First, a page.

The V-LUX 5 is a recent model that features in the current product line-up of Leica. In contrast, the RX10 II has been discontinued (but can be found pre-owned on eBay). As a replacement in the same line of cameras, the RX10 II was succeeded by the Sony RX10 III. Further information on the two cameras (e.g. user guides, manuals), as well as related accessories, can be found on the official Leica and Sony websites.

Review summary

So what conclusions can be drawn? Which of the two cameras – the Leica V-LUX 5 or the Sony RX10 II – has the upper hand? Is one clearly better than the other? A synthesis of the relative strong points of each of the models is listed below.

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Arguments in favor of the Leica V-LUX 5:

  • More flexible LCD: Has a swivel screen for odd-angle shots in portrait or landscape orientation.
  • Fewer buttons to press: Is equipped with a touch-sensitive rear screen to facilitate handling.
  • More selfie-friendly: Has an articulated screen that can be turned to be front-facing.
  • Faster shutter: Has higher mechanical shutter speed (1/4000s vs 1/3200s) to freeze action.
  • Easier time-lapse photography: Has an intervalometer built-in for low frequency shooting.
  • More tele-reach: Has a longer tele-lens for perspective compression and subject magnification.
  • Easier wireless transfer: Supports Bluetooth for image sharing without cables.
  • More prestigious: Has the Leica luxury appeal, which ensures a high resale price.
  • More modern: Reflects 4 years and 1 month of technical progress since the RX10 II launch.

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Reasons to prefer the Sony Cyber-shot DSC-RX10 II:

  • Better sound: Can connect to an external microphone for higher quality sound recording.
  • Better sound control: Has a headphone port that enables audio monitoring while recording.
  • Easier setting verification: Features a control panel on top to check shooting parameters.
  • Faster burst: Shoots at higher frequency (14 vs 12 flaps/sec) to capture the decisive moment.
  • Wider view: Has a wider-angle lens that facilitates landscape or interior shots.
  • More compact: Is smaller (129x88mm vs 136x97mm) and will fit more readily into a bag.
  • Longer lasting: Gets more shots (400 versus 350) out of a single battery charge.
  • Better sealing: Is splash and dust sealed for shooting in inclement weather conditions.
  • Easier device pairing: Supports NFC for fast wireless image transfer over short distances.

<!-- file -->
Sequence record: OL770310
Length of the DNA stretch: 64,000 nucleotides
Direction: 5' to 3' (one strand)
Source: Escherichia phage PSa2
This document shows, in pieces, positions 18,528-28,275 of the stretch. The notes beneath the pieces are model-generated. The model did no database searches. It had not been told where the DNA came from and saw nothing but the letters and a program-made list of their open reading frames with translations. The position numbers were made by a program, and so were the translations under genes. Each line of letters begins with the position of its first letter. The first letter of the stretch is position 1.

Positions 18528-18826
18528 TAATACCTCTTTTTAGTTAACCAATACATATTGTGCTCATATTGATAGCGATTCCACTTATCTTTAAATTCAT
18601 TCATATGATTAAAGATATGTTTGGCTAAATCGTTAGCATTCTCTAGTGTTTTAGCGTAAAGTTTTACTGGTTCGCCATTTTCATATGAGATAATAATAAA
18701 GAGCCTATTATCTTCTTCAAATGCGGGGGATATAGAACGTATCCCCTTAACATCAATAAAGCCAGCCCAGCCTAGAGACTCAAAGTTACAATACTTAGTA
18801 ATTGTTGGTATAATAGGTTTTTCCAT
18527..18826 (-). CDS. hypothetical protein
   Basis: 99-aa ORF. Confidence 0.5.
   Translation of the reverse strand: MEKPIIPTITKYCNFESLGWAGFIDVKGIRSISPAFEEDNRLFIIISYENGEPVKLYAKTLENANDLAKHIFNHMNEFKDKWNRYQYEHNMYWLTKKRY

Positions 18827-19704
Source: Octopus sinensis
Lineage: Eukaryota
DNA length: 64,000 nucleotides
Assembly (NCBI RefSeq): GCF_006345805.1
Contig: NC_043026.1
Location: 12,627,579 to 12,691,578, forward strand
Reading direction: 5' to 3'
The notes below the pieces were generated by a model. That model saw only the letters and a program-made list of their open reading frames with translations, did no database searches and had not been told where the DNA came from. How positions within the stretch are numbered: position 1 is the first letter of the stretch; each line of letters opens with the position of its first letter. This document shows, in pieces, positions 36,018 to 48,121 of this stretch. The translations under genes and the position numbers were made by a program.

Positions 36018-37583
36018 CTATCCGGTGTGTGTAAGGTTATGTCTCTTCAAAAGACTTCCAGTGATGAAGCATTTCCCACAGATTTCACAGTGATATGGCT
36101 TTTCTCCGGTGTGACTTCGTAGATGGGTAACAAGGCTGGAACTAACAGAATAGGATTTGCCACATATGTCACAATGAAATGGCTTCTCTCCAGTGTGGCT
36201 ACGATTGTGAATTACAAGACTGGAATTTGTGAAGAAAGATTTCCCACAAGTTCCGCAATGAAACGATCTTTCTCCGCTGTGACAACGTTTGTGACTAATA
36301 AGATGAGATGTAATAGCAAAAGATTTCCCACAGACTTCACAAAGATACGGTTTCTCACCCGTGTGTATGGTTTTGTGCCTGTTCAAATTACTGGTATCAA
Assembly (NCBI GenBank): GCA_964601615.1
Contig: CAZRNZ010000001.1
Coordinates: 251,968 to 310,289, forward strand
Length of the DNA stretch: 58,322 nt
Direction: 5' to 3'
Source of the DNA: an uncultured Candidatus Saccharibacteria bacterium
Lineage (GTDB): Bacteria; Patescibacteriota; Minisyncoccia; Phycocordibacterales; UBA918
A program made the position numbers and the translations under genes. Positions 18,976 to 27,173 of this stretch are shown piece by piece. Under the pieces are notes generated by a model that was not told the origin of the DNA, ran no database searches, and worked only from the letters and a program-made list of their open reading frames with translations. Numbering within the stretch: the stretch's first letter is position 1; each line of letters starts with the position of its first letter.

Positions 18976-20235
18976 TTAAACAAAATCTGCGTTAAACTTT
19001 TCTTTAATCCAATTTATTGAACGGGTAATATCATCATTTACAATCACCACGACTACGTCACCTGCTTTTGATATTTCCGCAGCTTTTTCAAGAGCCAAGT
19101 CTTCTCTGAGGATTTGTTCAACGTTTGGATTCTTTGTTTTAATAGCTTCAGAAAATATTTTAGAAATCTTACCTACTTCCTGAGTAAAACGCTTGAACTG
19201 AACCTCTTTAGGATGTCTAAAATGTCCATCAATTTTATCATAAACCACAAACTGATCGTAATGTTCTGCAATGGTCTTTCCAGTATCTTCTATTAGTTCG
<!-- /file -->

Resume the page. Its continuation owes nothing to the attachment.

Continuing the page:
• More heavily discounted: Has been around for much longer (launched in June 2015).

If the number of relative strengths (bullet points above) is taken as a guide, the RX10 II comes out slightly ahead of the V-LUX 5 (10 : 9 points). However, the relevance of individual strengths will vary across photographers, so that you might want to apply your own weighing scheme to the summary points when reflecting and deciding on a new camera. A professional wedding photographer will view the differences between cameras in a way that diverges from the perspective of a travel photog, and a person interested in cityscapes has distinct needs from a macro shooter. Hence, the decision which camera is best and worth buying is often a very personal one.

V-LUX 5 09:10 RX10 II

How about other alternatives? Do the specifications of the Leica V-LUX 5 and the Sony RX10 II place the cameras among the top in their class? Find out in the latest Best Superzoom Camera and Best Travel-Zoom Camera listings whether the two cameras rank among the cream of the crop.

In any case, while the comparison of technical specifications can provide a useful overview of the capabilities of different cameras, it remains incomplete and does no justice, for example, to the way the V-LUX 5 or the RX10 II perform in practice. User reviews, such as those found at amazon, can sometimes inform about these issues, but such feedback is often incomplete, inconsistent, and biased.

Expert reviews

This is why expert reviews are important. The table below provides a synthesis of the camera assessments of some of the best known photo-gear review sites (cameralabs, dpreview, ephotozine, imaging-resource, and photographyblog). As can be seen, the professional reviewers agree in many cases on the quality of different cameras, but sometimes their assessments diverge, reinforcing the earlier point that a camera decision is often a very personal choice.

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Review Scores
  Camera
Model
camera
  labs  
dp
review  
ephoto
  zine  
imaging
resource
photography
  blog  
Camera
Launch
Launch
Price (USD)
Street
Price
 
Leica V-LUX 5....4/5..4/5 Jul 2019 1,249 i